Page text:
WATSONVILLE — If Ken Schwan was a cat he’s already burned through two of his nine lives.
Nearly six months after Schwan, owner of Monterey Bay Caterers, survived a brutal crash where a tow truck slammed into him on his motorcycle in March, he’s back in the kitchen, in his office and out in the field.
Though slightly dented, hobbling about on a walker with an arm support and on a prosthetic leg, Schwan said he’s happy to be back at what he knows best and to settle in to a familiar routine of serving up homemade food with a work crew that treats him like family.
It’s not the first time Schwan has been carted off in a rescue helicopter. In 2000 he was struck by a 10-year-old boy driving his dad’s jeep in the Nevada desert.
Schwan, a big name in the food industry around the Pajaro Valley, is on a long road to recovery following the March 16 crash he survived near Palm Springs.
Schwan, who has owned the West Lake Avenue business with his wife, Kathy, for the past 37 years, is widely known for catering hundreds of local business and political events and various celebrations. He is also a major donor to scads of local events including sports teams, the Watsonville Senior Center, local charities and umpteen fundraisers.
On March 16, Schwan was on a motorcycle trip with a fellow motorcyclist to view major league baseball spring training in Arizona. Upon his return, Schwan and his friend went to take a coffee break at a Starbucks when he was struck broadside by a tow truck. His friend was not hurt.
Schwan suffered multiple major injuries.
He was flown by helicopter to a nearby trauma center with several broken bones and underwent numerous surgeries. He was in a medically induced coma for about two weeks.
“I’ve broken out crying many times since my return to work,” Schwan said. “It’s a long process but I’m slowly coming back.”
Schwan was riding his Suzuki V Strom bike at 29 Palms Joshua Tree National Park on State Highway 62 when the crash occurred.
“I was all lit up, with bright colors and a bright yellow helmet,” he said. “I’ve always worn all the safety gear. All of sudden I looked up and a tow truck was accelerating and turning in front of me and tagged me: that’s pretty much all I remember. We were doing about 30 miles per hour. We were on our way home.”
Among others to stop to give aid, Schwan said, four emergency medical technicians from a nearby Marine base rushed in to help.
“They jumped out and tourniquet-ed me up; I had multiple compound fractures,” Schwan said. “It bothers me that I haven’t been able to find them to thank them.”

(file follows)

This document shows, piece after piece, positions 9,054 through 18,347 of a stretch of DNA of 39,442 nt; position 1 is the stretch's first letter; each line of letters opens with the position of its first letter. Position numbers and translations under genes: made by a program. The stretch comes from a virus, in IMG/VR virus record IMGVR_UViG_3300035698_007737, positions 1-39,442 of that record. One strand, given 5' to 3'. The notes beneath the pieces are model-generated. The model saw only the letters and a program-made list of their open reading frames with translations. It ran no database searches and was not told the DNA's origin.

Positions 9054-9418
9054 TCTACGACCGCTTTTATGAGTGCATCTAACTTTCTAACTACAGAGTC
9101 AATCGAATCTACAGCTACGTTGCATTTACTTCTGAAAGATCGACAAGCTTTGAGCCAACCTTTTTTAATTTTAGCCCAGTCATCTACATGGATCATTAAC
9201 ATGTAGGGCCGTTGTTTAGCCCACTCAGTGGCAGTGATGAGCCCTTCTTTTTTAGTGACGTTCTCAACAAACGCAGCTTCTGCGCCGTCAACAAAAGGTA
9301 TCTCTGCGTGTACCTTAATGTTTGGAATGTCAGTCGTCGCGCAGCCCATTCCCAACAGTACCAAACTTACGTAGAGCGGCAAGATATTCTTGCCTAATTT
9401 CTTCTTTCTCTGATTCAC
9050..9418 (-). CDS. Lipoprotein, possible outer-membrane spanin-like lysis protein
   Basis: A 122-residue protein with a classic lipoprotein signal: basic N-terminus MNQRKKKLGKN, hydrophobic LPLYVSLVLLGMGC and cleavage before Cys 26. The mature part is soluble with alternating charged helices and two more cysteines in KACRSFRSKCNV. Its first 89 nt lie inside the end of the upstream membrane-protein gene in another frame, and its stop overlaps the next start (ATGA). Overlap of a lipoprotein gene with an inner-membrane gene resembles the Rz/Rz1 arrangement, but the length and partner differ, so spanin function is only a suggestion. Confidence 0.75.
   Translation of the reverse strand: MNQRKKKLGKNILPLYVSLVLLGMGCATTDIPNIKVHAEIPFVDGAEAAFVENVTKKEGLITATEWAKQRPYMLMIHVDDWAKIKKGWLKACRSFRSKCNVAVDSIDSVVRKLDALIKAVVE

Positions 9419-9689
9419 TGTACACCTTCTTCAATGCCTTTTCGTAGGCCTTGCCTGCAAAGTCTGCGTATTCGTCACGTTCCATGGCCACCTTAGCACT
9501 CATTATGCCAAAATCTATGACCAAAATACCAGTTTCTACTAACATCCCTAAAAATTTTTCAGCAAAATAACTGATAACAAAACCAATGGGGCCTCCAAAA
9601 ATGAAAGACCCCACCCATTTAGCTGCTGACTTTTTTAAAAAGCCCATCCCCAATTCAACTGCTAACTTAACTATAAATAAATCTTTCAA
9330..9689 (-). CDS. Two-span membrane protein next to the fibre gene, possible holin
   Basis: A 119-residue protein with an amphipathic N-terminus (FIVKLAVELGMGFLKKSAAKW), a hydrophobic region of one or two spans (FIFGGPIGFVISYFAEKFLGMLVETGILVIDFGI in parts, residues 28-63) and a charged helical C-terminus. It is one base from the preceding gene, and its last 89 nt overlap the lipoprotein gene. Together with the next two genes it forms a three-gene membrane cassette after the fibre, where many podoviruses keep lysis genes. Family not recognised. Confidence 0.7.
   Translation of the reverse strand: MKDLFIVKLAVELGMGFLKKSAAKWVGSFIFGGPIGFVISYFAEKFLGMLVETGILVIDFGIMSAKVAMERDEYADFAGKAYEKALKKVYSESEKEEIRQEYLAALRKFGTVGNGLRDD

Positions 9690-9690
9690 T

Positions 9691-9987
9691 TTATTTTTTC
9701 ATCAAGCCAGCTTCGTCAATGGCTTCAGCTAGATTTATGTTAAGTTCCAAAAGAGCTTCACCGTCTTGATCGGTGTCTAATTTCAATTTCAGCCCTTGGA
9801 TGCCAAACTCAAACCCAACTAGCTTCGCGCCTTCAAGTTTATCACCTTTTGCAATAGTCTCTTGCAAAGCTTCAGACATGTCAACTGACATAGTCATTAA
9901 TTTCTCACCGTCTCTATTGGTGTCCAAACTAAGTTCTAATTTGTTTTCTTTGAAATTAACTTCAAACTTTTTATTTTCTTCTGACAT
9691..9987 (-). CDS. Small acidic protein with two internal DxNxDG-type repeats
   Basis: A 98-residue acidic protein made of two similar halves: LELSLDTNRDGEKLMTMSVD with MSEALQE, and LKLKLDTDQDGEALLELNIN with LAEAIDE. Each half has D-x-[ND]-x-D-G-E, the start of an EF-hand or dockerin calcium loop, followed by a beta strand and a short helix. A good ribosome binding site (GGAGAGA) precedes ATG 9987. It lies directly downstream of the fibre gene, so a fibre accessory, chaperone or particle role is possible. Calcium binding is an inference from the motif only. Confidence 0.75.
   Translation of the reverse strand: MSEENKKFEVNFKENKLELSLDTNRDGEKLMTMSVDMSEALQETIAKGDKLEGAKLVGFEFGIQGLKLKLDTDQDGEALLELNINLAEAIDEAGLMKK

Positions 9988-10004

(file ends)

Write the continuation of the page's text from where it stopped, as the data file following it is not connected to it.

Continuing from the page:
Schwan has thus far has undergone 11 surgeries.
“We lost track after I went through around 33 or 34 pints of blood,” he said Monday while leaning on the dining counter at his popular restaurant. “I think the body has only 10 or 12 pints. My head got cracked pretty good despite my helmet that was in pretty good shape. They put two stints in my heart. I also had a heart attack during all of this. My left arm was crushed from the wrist to above the elbow. They put in a plate with 30 screws where they took chunks of bone and screwed it to the bone to create a scaffold. I also take about 18 different pills a day.”
After 30 days in the Desert Regional Medical Center trauma center, Schwan was ultimately transferred to Community Hospital of Monterey Peninsula where he remained about 15 days.
“I ended up with bone infections on top of heart palpitations,” he said. “With all this going on I also spent 22 days at UCSF. The whole time this was like watching a movie. I’ve been fairly pain-free. The only thing that really hurts is my arm and I’m also dealing with phantom pain. I turned 61 in the hospital down in Palm Springs on April 7.”
Schwan added that medical expenses have exceeded $2 million.
When asked how he moves forward with a smile on his face, Schwan plainly said, “I could break out crying in a heart beat. You try not to think about it too much. I received around 200 hand-written cards from people — businesses, friends, city council. The community support has been incredible. I can’t say enough about Michelle and the crew running this place through all of this. I try to look at this like I’m just a dude who runs a catering business where I treat people fairly and they treat me fairly. I like what I do. I try to be there when I can.”